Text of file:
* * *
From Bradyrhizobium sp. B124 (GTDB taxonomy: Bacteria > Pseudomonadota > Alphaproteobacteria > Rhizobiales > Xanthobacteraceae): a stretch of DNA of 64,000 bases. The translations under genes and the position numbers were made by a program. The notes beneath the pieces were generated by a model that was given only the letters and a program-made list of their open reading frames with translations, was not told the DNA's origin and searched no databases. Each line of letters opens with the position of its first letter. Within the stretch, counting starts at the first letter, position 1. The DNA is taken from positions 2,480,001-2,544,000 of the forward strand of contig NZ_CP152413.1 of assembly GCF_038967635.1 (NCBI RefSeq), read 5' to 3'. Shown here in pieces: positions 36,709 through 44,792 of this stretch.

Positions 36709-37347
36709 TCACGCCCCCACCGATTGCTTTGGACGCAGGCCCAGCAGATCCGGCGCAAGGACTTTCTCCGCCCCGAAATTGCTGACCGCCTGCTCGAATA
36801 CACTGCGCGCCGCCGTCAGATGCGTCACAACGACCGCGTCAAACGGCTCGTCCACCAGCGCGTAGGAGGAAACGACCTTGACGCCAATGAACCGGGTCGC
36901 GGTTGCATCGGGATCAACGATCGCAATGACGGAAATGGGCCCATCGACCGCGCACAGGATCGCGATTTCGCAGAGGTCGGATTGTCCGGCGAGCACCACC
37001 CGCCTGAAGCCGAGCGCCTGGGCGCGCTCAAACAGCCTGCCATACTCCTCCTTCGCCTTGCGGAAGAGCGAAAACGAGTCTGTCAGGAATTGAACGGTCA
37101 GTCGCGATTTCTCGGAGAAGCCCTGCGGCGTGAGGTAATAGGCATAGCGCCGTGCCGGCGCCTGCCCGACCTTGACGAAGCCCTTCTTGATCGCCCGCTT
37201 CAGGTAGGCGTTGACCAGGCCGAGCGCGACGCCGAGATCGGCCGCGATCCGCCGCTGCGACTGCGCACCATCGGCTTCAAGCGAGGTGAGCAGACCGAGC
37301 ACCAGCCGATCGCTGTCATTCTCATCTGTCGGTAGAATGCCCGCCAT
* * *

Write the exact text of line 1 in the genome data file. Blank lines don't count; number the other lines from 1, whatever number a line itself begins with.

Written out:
From Bradyrhizobium sp. B124 (GTDB taxonomy: Bacteria > Pseudomonadota > Alphaproteobacteria > Rhizobiales > Xanthobacteraceae): a stretch of DNA of 64,000 bases. The translations under genes and the position numbers were made by a program. The notes beneath the pieces were generated by a model that was given only the letters and a program-made list of their open reading frames with translations, was not told the DNA's origin and searched no databases. Each line of letters opens with the position of its first letter. Within the stretch, counting starts at the first letter, position 1. The DNA is taken from positions 2,480,001-2,544,000 of the forward strand of contig NZ_CP152413.1 of assembly GCF_038967635.1 (NCBI RefSeq), read 5' to 3'. Shown here in pieces: positions 36,709 through 44,792 of this stretch.